“You lie to me and I’ll never talk to you again. You understand? I fucking hate liars more than anything.”
Eli’s palms began to sweat. Stephanie let her mouth graze the man’s, and he let his hands run across her ass.
“So?” Rusty said.
Just then Rusty’s mother turned toward the window, and for a second, Eli swore she looked directly into his eyes, but then her face erupted in laughter as the man whispered in her ear. Her laughter jarred something loose in Eli. That fucking bitch, he thought.
Rusty struck him in the leg, a warning, just as the thought evaporated.
“He’s sniffing around her again, isn’t he?” Rusty asked.
Eli looked at Rusty in solidarity.
“Who is he?” Eli asked.
“Some asshole,” Rusty said. “Needs to go fuck someone else.”
Rusty stood up keeping his back to the window.
“Let’s go,” he said.
Eli lingered. The man’s hands were still cupping Stephanie’s ass.
“Come on, dickhead.”
Finally, Eli turned, trailing behind Rusty. He looked back at the front of the bar again. One of the lights in the sign had started to burn out, and the whole place looked ridiculous. The world inside it, merely an extension of its cheap façade, and inside that world, little dramas would play out, dramas in which someone would win and someone would lose and someone would be hurt without even knowing. The world shifted slightly just then, but it was a shift so exact that everything and everyone Eli knew were different now. Even the ground beneath him, the oaks and elms that lined the streets, and the open-faced houses assumed a foreign quality, one that had abruptly displaced Eli, and he had no mark with which to steady himself.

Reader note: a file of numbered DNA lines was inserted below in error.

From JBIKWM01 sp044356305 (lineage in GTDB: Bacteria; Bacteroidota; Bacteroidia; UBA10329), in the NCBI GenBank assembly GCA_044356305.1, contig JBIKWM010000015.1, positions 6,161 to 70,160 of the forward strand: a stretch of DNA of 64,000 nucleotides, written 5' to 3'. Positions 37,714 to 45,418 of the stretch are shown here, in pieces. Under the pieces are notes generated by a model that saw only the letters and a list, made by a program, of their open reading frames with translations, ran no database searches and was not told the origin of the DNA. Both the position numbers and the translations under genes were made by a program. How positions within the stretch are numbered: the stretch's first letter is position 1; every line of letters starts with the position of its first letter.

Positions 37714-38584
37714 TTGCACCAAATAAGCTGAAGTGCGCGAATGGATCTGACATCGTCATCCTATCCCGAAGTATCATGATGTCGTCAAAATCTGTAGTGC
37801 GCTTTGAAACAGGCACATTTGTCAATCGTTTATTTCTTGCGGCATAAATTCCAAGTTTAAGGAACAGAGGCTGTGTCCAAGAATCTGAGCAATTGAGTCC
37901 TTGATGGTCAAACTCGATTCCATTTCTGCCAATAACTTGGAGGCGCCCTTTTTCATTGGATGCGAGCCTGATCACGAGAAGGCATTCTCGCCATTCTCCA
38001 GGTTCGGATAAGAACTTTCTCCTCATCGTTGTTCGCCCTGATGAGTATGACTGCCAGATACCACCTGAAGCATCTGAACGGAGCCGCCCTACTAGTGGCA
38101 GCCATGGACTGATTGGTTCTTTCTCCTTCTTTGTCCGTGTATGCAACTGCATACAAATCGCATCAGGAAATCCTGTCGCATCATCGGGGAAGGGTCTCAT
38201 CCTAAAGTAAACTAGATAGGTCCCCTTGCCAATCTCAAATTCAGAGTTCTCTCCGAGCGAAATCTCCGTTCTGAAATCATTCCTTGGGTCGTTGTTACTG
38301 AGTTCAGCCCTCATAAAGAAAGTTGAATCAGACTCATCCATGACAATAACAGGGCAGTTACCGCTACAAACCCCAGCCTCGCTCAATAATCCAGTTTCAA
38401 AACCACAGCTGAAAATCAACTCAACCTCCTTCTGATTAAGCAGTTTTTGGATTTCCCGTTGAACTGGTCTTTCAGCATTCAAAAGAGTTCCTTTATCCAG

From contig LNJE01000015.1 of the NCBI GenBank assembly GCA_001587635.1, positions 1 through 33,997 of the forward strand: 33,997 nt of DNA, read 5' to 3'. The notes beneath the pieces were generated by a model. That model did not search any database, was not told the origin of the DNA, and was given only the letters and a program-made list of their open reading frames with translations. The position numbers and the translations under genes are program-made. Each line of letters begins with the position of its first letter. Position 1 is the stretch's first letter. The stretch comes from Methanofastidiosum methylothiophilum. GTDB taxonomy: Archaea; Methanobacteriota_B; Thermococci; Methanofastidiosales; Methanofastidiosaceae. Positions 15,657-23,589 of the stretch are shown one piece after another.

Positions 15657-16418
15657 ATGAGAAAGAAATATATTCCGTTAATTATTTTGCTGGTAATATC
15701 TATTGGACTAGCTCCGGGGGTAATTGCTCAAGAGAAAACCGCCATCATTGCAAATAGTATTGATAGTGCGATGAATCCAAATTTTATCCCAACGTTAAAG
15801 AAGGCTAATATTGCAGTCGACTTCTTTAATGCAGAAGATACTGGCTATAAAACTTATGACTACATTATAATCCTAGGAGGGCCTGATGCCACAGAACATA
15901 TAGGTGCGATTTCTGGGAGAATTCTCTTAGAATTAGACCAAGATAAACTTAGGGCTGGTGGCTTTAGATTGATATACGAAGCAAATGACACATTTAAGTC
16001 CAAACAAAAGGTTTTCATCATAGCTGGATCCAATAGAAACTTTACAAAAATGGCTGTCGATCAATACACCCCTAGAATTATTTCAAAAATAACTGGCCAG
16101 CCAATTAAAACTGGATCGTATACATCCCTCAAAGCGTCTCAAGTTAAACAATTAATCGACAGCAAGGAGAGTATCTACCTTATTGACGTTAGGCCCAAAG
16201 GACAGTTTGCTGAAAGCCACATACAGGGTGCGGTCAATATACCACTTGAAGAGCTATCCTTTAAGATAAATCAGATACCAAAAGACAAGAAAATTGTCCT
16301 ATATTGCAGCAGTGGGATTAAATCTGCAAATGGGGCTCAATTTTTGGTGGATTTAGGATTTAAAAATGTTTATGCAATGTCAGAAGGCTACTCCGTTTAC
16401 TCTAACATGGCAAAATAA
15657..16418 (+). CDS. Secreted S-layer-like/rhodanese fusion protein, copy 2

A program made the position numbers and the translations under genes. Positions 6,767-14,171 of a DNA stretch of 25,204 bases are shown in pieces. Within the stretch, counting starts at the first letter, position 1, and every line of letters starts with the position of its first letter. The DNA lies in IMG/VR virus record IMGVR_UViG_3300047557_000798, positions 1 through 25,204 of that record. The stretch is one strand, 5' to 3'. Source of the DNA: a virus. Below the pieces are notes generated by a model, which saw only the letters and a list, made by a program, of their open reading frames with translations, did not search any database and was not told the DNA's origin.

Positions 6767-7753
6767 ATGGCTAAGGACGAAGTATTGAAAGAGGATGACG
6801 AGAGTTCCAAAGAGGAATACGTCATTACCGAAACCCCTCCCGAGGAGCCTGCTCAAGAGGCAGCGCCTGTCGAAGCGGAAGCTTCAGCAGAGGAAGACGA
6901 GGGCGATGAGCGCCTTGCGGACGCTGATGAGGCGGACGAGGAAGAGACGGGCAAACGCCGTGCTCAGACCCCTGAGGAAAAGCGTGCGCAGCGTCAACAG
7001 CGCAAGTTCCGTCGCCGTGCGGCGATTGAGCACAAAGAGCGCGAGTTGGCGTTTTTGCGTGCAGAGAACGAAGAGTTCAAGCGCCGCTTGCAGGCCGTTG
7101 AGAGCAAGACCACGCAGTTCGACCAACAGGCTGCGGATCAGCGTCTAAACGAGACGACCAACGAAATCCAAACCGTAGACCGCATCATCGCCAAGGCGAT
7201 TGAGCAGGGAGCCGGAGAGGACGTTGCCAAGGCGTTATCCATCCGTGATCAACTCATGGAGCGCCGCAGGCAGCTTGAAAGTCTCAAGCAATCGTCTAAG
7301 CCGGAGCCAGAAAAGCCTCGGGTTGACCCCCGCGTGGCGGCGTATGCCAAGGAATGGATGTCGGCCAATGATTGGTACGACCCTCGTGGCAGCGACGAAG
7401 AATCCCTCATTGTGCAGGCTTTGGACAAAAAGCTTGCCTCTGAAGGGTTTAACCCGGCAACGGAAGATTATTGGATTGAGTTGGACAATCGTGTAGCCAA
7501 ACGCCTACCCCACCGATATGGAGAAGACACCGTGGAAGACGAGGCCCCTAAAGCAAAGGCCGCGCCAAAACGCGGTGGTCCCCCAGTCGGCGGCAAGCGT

Back at Rusty’s, they stole some of Stephanie’s bourbon. They filled the bottle back up with cold, weak Lipton tea. They mixed the bourbon with Coke and took it to the shed where they drank it in gulps while listening to an old Metallica tape. Neither of the boys could sit still, and Eli knew what would come next. Turning off was what Rusty called it, and so far Eli had only done it with him once. Tonight he knew he would do it again, for tonight Eli truly understood wanting to turn off. Rusty got out the red can and doused a black handkerchief with gas. He put the handkerchief over his nose and breathed deeply. Then he doused it again.
“Here,” he said, handing it to Eli. Eli took the rag from him. He stared at the pattern, a pattern so familiar that on examination it became an oddity. He noticed a stain on one of the white parts. It looked like blood. He looked at Rusty. He looked at the rag. He put it over his nose and mouth and breathed deeply. His head spun. The first time he had done it, it felt like he was floating inside of a silent machine, but this time he did not feel that way. Instead, he felt bound to the dirty floor of the little shed.
“I’m going to get the fuck out of here when I’m 18,” Rusty said. “I’m already saving money.”
“Doesn’t matter. Just drive. Stop when I feel like stopping.” His eyes were steady. He did not look at Eli. “Maybe the city. Milwaukee. Chicago. Somewhere big enough that no one notices me. Just like camouflage.”
“Yeah, me too,” Eli said. But as he said it, he knew it wasn’t true. His life was already forecasted in a way that Rusty’s could never have been. He would go to school in a Wisconsin college town—Eau Claire, River Falls, Whitewater—and come back to Maiden Head in the summers. He would get a sensible degree, one that guaranteed a job. He would work in an office and marry a girl from Iowa or Minnesota. They would settle down somewhere near Maiden Head. They would have children. There would be church and dinners and holidays with his grayscale parents, who would compliment him on how well he had done for himself.
“I’m getting out of here as soon as I can,” Eli said, as though setting the words to flight meant they would land somewhere true.
Rusty snorted. “Sure you are.” He took the drink from Eli and had a long pull.